Are You Righteous?

Because this is a crazy week (39 interns arrive today), I’m going to be re-posting some important posts. Back to fresh blogging next week.

“For our sake he made him to be sin who knew no sin, so that in him we might become the righteousness of God.”

2 Corinthians 5:21

Ethical behaviorism is a term Psychologists use which defines righteousness exclusively in terms of what a person does or does not do. In this sense, a righteous person is one who does the right things and avoids the wrong things. An unrighteous person is one who does the wrong things and avoids the right things. Defined this way, righteousness is a quality that can be judged by an observation of someone’s behavior. Virtue and uprightness is purely a matter of outer conduct without any hint of what goes on inside you.

William Hordern illustrates well how this definition of righteousness is the definition held by the world:

The law enforcement institutions of society are concerned with right behavior. They do not care why people obey the law, so long as they obey it. The person who breaks no laws is righteous in their sight regardless of the motivation that produces law abiding behavior.

In the Sermon on the Mount, Jesus breaks radically from this definition of righteousness. He cuts through the outer behavior of a person and looks at what’s in the heart. Jesus insists that righteousness is not simply a matter of what we do or don’t do but rather a question of why we do or don’t do it. The Biblical view of righteousness is not a behavoristic view that looks simply at the outward action. It always looks within to the motivation of the act.

A few years ago when my boys were younger, they would gather all the neighborhood kids in our yard to play football. And every once in a while a pass would be overthrown, landing in my neighbors grass. My neighbor (an angry, grumpy, old curmudgeon) would always come outside and scream at my boys and their friends, threatening to confiscate the ball if it happened again. My boys, being young at the time, would always come inside with tears in their eyes, lips quivering, because they were scared of our neighbor. Well, being the scrapper that I am, there were countless times that I wanted to march over to my neighbor and give him a piece of my mind. I wanted to make it clear that if he ever yelled at my boys again…well, you get the idea. I never did, though. I would stare him down from time to time, but I never went next door to let him have it. Some would assume that my refusal to let loose on my neighbor was an act of righteousness: I was exercising love, patience, self-control. But was it?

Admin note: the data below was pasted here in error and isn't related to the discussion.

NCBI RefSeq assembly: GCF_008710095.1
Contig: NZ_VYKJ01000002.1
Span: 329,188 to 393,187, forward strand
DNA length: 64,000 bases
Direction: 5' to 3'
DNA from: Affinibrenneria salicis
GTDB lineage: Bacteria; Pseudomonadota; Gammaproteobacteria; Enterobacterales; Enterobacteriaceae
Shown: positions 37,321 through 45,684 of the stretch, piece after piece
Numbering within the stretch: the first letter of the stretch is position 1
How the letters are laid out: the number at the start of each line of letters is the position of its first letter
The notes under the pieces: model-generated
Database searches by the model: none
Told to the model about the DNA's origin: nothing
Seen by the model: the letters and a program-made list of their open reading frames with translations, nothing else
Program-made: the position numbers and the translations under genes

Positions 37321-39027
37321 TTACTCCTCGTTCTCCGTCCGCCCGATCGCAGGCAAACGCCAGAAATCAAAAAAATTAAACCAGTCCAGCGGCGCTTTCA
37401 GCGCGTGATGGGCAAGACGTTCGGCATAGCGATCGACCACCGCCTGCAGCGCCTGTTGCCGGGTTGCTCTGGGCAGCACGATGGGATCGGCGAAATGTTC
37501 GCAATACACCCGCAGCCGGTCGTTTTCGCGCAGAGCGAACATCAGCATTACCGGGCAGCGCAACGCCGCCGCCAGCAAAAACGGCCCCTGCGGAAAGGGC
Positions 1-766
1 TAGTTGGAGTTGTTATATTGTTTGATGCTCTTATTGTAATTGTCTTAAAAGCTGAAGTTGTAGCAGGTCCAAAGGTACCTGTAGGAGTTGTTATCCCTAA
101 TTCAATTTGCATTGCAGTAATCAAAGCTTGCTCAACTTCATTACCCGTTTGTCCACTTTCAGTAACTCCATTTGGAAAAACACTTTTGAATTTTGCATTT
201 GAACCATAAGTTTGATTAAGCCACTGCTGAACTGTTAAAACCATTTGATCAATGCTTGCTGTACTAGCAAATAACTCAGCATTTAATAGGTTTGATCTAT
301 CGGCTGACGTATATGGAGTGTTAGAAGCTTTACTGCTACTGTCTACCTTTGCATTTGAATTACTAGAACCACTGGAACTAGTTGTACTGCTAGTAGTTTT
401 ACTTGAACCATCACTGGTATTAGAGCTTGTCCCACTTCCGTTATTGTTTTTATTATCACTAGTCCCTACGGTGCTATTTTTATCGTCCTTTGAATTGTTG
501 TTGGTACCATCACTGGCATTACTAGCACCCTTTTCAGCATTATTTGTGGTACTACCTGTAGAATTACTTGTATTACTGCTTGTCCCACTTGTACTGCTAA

Only God and I (and now you!) know the real reason I never went off on my mean neighbor: the potential risk to me was too high. I didn’t want to get in trouble, I didn’t want him calling the police, I didn’t want him filing a complaint against me to our neighborhood association, I didn’t want him gossiping about me so that people in the neighborhood would think less of me. After all, everyone knows I’m a pastor and I didn’t want to tarnish my image. And on, and on, and on. In other words, the very thing that may have on the surface seemed righteous was motivated by something terribly unrighteous: selfishness.

So the apparent “righteousness” of my deed was destroyed by the motivation that inspired it. It wasn’t as “righteous” as it seemed, to say the least.

Hordern goes on, spelling this out very clearly:

Before an act of murder or adultery is committed there has first been the motivations of the person involved. In his or her heart there has been a murderous anger or an adulterous lust. What Jesus says in the Sermon on the Mount is that many people may have the same motivations in their hearts without ever carrying out the external actions. There may be many reasons for not acting upon our motivations, but obviously one of the most common reasons is a fear of the consequences. The laws of all societies make it perilous to commit murder and laws or social pressures of all societies make it costly to commit adultery. Therefore when a person refrains from such actions it may not be because their heart is pure but simply a matter of self-protection. Jesus is saying that where the motivation for not acting on one’s desire is selfish, that person is as unrighteous in God’s eyes as the person who actually commits the crime.